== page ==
Posts Tagged ‘sacrifice’

Remember You Are Dust… Even Now

March 5, 2014 Leave a comment

Even though Ash Wednesday is not a holy day of obligation, it is often more crowded than Sunday services. I don’t know what inspires so many people who don’t come to mass when it’s expected of them to come to celebrate the one day out of the year when someone intentionally puts soot on their face, but I have an idea… and that idea gives me hope…

I think everybody who walks into church has a unique history and motivation which has brought them there, but I have a suspicion that more of those unique motivations find their way into the pews on Ash Wednesday because they long for something that those ashes offer. Some of the people may not be a practicing Catholic while others are. Some of them may not care what is expected of them as a Christian while others do. Some of them may have gotten too busy for weekly mass while others haven’t. What is different about Ash Wednesday though, and maybe what they remember about it that keeps them all coming back, is the stark reminder that it offers of something that we all know. This life doesn’t last forever. Once a year, we allow a man to put the burnt remnants of palm branches on our foreheads and remind us that we will die. “Remember you are dust and to dust you will return.”

We long to hear this though and we need to hear this, but we need it with the perspective that only Christ can give. This undeniable reality is present every day in our lives and in our media. It is portrayed as a tragedy or as a statistic or even as entertainment, but our Church reminds us that the reality of this “dust” is a sign of hope and an invitation. The first reading from the second chapter of the book of Joel is a prime example.

“Yet even now,” says the LORD, “return to me with all your heart, with fasting, with weeping, and with mourning;

and rend your hearts and not your garments.” Return to the LORD, your God, for he is gracious and merciful, slow to anger, and abounding in steadfast love, and repents of evil.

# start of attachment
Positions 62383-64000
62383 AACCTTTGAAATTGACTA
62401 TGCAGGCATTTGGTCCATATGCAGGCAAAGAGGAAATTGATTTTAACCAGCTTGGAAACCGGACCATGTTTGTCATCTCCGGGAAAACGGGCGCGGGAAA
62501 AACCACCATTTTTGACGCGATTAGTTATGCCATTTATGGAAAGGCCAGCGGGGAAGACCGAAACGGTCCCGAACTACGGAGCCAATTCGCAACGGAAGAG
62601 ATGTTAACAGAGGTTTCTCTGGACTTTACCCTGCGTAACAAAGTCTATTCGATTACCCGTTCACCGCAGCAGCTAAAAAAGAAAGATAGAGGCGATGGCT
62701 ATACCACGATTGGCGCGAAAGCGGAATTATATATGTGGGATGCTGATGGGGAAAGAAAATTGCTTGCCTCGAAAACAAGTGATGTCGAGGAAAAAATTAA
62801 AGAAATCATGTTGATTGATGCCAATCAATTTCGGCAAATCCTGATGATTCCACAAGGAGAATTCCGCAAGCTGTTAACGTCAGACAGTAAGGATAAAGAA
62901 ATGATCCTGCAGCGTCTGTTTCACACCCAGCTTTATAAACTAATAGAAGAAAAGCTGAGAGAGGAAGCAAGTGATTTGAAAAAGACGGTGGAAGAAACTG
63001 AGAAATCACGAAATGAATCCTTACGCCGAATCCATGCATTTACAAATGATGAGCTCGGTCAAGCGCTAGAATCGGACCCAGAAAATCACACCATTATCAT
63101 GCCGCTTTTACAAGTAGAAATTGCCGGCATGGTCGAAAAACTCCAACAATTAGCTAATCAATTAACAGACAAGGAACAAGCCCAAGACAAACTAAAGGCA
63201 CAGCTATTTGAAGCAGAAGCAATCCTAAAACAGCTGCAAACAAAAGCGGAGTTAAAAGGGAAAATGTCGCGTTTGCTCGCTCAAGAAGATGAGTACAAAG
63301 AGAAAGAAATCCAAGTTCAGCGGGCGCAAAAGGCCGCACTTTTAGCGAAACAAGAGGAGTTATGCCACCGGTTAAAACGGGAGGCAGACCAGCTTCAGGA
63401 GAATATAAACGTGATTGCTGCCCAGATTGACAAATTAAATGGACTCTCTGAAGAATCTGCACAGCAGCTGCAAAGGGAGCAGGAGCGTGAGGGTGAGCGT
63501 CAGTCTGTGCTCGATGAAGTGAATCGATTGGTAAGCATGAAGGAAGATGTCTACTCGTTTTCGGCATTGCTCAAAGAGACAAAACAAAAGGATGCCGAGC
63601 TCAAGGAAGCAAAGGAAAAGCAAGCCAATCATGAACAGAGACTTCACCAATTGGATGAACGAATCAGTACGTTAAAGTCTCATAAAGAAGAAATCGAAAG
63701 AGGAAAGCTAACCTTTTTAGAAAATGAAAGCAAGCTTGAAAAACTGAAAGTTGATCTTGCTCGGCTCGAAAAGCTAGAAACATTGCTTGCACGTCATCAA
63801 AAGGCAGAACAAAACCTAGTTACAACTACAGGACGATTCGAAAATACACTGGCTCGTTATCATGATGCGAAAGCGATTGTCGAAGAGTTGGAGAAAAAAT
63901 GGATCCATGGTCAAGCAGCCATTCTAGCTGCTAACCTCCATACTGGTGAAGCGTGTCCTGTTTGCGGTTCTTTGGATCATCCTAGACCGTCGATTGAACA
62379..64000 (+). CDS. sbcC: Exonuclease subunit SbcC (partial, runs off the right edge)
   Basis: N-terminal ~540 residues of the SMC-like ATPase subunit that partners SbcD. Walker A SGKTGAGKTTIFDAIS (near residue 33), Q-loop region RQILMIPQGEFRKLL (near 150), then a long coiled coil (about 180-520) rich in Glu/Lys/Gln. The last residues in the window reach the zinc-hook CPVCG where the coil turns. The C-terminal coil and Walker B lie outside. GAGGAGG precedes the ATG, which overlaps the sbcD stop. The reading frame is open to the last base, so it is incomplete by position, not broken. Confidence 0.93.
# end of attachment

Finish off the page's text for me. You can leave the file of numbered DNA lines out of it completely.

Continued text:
Who knows whether he will not turn and repent, and leave a blessing behind him, a cereal offering and a drink offering for the LORD, your God?

Blow the trumpet in Zion; sanctify a fast; call a solemn assembly;

gather the people. Sanctify the congregation; assemble the elders; gather the children, even nursing infants. Let the bridegroom leave his room, and the bride her chamber.

Between the vestibule and the altar let the priests, the ministers of the LORD, weep and say, “Spare thy people, O LORD, and make not thy heritage a reproach, a byword among the nations. Why should they say among the peoples, `Where is their God?’

Then the LORD became jealous for his land, and had pity on his people.”

The last few times that I have heard it or read it, all of my attention for the better part of the day was wrapped around two words at the very beginning — “Even now”. Joel was talking to a people who were on the brink of disaster, who had gotten themselves into a pretty bad place with God, but his message was not condemnation, but invitation. He was telling the people, “IT’S NOT TOO LATE! EVEN NOW YOU CAN STILL BE FORGIVEN! EVEN NOW GOD WANTS TO MAKE YOU WHOLE. EVEN NOW GOD WANTS TO RESTORE THE RELATIONSHIP THAT YOU WERE MADE FOR.” And that is exactly what happened. There is plenty of death and destruction in the Old Testament, but God is always looking to save His people. The same is true now. Christ invites us “even now” no matter where we have been to return to him, not so that he can save us from death and destruction in this world, but so that he give us eternal life with him in the next.

Lent isn’t about finding a way to make yourself miserable for 40 days. It’s about setting your priorities: God first, everything else later. We make sacrifices to God as a reminder that He is more important than the things we sacrifice. Moreover, it becomes an opportunity for us to unite our sufferings with Christ who sacrificed his whole life because he loved us and he loved the Father that much.